[13] Quarrie, Airborne Assault, 30.

[14] John Keegan, The Second World War (New York: Penguin Books, 1989), 161.

[15] Ibid., 161-162.

[16] McDonald, The Lost Battle, 70 and Hellmuth Reinhardt, Airborne Operations: A German Appraisal, 4th ed. (Bennington, VT: Merriam Press, 2008), 18

[17] McDonald, The Lost Battle, 70-71.

[18] Ibid., 72-73

[19] Ibid., 238-239

[20] Robert M. Citino, “Dead On Arrivals?” MHQ: The Quarterly Journal of Military History 22, no. 2 (Winter 2010), 14.

[21] Ibid., 17.

[22] Michael Hickey, Out of the Sky: A History of Airborne Warfare (New York Charles Scribner’s Sons, 1979), 61.

[23] Ibid., 65

[24] Ibid., 67.

[25] Quarrie, Airborne Assault, 21.

[26] Hickey, Out of the Sky, 68.

[27] Quarrie, Airborne Assault, 24-25.

[28] Citino, “Dead On Arrivals?” 25.

[29] Hickey, Out of the Sky, 73.

[30] Keegan, The Second World War, 163.

[31] Reinhardt, Airborne Operations, 19-20.

[32] Hickey, Out of the Sky, 73.

[33] Williamson, German Commanders of World War II, 54.

A History of French Naval Aviation

The history of French naval aviation started in March 1912 when a Canard Voisin became the first naval seaplane to fly operationally from a from the seaplane carrier, La Foudre (the Lightening ). By summer of 1913 the French Navy had trained 11 pilots for its seaplane force. At this time Foudre was deployed in large-scale naval war games. The seaplanes performed very well in the scouting and observation role, with one of Foudre’s Nieuport floatplanes discovering a “surprise” assault by “enemy” warships.

In late 1913, a ten meter long launching platform was installed on the Foudre. The plan was to launch a Caudron G.3 scout-seaplane. The G.3 launched successfully on May 8 1914. Before this, planes were lifted and lowered into the water for lift off and landing by a crane. However, World War I soon put a stop to further experiments of French Naval aviation. Four civilian ships were converted to seaplane tenders during the war and the Foudre also continued to serve.

Besides this, the French made an invaluable contribution to the worldwide development on naval aviation. In 1909 Clement Ader’s book “L’Aviation Militaire” (Military Aviation), was published, in which the French inventor described the modern aircraft carrier, including a flat flight deck, with an island superstructure, elevators and a below-deck hangars.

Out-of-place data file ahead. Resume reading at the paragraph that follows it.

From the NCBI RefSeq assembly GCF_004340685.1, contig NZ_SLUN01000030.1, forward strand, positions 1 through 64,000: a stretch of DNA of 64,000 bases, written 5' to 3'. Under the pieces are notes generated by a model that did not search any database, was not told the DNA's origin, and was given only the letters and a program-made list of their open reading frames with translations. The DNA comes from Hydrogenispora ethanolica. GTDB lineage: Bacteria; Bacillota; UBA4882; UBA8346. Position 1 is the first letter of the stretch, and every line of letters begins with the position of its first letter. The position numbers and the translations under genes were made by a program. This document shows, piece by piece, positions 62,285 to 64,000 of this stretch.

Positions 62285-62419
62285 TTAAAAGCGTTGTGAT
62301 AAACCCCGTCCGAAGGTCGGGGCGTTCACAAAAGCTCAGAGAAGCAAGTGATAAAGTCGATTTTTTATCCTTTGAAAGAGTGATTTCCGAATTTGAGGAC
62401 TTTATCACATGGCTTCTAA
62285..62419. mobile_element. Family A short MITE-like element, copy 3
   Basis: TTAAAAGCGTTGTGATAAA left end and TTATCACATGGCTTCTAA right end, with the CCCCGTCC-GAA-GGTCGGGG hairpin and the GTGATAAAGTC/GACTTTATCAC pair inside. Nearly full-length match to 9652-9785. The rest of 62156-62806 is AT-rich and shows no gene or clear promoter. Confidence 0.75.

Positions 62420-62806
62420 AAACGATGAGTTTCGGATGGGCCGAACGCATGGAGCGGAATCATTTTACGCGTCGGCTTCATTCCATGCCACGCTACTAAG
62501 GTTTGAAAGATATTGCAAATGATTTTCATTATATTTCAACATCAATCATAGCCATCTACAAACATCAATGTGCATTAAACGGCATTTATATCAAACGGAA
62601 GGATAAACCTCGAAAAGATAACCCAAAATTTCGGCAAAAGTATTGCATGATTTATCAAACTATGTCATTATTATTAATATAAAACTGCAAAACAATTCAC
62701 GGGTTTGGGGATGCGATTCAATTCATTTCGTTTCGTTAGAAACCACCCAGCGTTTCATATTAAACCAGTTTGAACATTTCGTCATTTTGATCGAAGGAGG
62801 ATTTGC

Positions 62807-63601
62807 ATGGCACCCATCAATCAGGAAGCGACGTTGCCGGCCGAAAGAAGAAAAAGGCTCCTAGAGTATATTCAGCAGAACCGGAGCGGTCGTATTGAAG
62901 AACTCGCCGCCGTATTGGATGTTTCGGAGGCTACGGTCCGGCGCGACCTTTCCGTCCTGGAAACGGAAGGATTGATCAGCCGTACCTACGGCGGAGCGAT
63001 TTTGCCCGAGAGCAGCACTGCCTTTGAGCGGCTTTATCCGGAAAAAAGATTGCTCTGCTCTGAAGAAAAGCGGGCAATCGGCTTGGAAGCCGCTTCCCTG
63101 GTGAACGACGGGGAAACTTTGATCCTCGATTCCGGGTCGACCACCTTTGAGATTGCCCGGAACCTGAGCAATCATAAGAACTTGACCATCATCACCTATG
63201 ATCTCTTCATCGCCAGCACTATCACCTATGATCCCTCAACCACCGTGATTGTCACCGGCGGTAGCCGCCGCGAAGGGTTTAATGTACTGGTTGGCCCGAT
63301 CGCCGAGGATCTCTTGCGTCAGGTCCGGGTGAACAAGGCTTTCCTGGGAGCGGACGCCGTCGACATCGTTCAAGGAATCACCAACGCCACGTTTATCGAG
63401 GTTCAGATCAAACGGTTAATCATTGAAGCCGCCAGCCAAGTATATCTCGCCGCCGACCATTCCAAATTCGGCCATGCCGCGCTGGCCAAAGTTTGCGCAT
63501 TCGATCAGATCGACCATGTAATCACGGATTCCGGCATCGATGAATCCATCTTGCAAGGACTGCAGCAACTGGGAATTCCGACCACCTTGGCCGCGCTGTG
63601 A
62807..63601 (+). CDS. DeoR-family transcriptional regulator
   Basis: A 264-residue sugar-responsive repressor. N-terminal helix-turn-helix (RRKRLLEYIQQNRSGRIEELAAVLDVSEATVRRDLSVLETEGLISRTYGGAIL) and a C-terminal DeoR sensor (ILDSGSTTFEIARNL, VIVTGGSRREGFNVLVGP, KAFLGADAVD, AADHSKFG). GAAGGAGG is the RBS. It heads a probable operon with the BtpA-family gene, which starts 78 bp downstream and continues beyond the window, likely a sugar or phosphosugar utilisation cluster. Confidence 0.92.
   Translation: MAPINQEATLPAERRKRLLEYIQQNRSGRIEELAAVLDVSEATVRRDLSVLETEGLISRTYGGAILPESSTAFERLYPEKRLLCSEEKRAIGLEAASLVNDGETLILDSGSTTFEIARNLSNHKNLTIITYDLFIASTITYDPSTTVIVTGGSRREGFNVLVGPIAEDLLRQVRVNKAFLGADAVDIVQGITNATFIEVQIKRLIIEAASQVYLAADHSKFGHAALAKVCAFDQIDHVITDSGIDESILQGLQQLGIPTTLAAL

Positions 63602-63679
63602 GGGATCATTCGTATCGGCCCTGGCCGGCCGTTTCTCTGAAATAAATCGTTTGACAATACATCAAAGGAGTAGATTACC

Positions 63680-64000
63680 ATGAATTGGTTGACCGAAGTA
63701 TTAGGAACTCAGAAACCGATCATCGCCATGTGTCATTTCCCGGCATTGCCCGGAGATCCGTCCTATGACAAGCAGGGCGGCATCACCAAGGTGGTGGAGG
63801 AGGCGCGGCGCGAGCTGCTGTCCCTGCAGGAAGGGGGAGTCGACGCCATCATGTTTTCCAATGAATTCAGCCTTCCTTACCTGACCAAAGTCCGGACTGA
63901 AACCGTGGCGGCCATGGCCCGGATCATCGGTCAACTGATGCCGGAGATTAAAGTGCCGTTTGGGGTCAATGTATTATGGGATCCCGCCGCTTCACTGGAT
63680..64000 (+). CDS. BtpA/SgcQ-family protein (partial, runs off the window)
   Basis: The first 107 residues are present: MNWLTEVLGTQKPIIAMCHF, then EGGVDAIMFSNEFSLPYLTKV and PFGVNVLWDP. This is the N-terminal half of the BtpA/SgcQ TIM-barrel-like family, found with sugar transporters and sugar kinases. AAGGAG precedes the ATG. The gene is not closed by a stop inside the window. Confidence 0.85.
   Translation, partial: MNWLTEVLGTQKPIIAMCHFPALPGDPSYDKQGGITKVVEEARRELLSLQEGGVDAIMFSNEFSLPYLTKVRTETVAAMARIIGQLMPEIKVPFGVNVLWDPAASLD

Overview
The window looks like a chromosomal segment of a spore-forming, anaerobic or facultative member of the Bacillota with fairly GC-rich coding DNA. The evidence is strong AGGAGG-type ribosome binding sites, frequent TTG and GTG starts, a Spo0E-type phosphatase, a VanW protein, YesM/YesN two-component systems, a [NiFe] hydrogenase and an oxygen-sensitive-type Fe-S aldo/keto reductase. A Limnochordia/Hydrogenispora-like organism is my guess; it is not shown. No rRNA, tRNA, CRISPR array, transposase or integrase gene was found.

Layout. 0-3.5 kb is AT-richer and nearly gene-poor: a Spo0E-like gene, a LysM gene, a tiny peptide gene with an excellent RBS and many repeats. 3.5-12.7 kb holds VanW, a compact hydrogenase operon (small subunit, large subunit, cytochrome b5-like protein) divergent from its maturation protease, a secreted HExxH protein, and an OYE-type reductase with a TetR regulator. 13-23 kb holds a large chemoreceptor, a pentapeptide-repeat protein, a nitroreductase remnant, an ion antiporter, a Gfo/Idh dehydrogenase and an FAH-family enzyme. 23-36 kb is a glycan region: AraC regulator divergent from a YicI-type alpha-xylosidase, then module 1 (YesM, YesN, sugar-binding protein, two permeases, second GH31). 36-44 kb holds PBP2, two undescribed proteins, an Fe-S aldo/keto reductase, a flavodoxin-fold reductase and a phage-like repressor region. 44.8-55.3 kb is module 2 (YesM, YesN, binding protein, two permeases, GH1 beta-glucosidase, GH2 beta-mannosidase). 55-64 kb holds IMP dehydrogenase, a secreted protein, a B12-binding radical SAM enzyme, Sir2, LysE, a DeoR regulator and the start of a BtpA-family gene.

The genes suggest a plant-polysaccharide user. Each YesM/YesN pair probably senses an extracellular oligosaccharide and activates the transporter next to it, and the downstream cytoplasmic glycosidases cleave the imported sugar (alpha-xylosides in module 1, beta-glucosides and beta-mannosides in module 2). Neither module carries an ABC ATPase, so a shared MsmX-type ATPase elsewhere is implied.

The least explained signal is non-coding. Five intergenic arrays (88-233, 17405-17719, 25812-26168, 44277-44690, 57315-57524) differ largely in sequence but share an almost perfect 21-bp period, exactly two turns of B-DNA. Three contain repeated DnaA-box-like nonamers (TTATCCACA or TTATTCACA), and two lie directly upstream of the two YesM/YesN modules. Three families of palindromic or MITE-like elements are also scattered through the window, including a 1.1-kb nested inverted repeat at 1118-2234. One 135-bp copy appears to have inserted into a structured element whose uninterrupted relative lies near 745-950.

After World War I and during the time of the Washington Naval Treaty when other powers, such as Japan and the United States sought to overcome the limits of the treaty with aircraft carriers, French did not, instead focusing on building a large number of smaller ships. In fact, during the interwar years the French built and deployed only one true Aircraft carrier, “Bearn”. The “Bearn” was based on a battleship hull with a true carrier deck. She was too slow to be used as a fleet carrier and was used to transport aircraft. The French also built and deployed a seaplane tender: The “Commandant Teste”. The “Commandant Teste” was sunk during the scuttling of the French Fleet to prevent its capture by the Germans.

After the war, French Naval aviation depended on ships bought from other countries. The Escort carrier “Dixmude” was formally the British carrier “Biter” was transferred in 1945. The “Arromanches”, formally the Royal Navy  “Colossus” was transferred from Britain in 1946. In the 1950’s France received the “USS Langley “ which was renamed the “Lafayette” and the “USS Belleau Wood” which was renamed the “Bois Belleau”. During this time the French Navy flew World War Two era aircraft, such as the Dauntless Dive Bombers or the marine variant of the Spitfire.

In the late fifties and early sixties the French Navy built and deployed two fleet carries: “Clemenceau” and “Foch”. Both ships deployed up to 40 jet aircraft including 15 Super Étendards. In 1961 the French deployed the Helicopter carrier “Jeanne D’Arc”.

In 1994, the French launched “The Charles de Gaulle” a nuclear-powered Fleet carrier. The “De Gaulle” is the only French Aircraft carrier currently in service.

Sources:

http://www.battleships-cruisers.co.uk/french_aircraft_carriers.htm

http://www.militaryfactory.com/ships/aircraft-carriers.asp

http://www.sandcastlevi.com/sea/carriers/cvchap1b.htm

The Battle of Tannenberg

The Battle of Tannenberg in East Prussia that late summer of 1914 put to the test of war two very different military systems; the relatively small, highly trained and proficient Germans versus the vastly larger, barely trained and barely competent Russians.

At the start of the war, General Von Prittwitz commaner of the German Eighth Army received a series of contradictory briefing, orders and directives that issued from Helmut von Moltke and the Imperial General Staff.  Prittwitz had the understanding that he should maintain contact with the Vistula at all costs. Yet he was to protect German territory as well. He was to fight the Russians, and yet not risk becoming decisively engaged.  He was authorized to fall back behind the Vistula if required, but that would be seen as a major defeat. Further, the defense was not to be passive but rather Eighth Army should take the offensive if possible.  As the German Army absorbed the reservist called up on mobilization and transitioned from peacetime to wartime establishments, Prittwitz and his subordinate commanders and their respective staffs struggled to fulfill all these conflicting missions.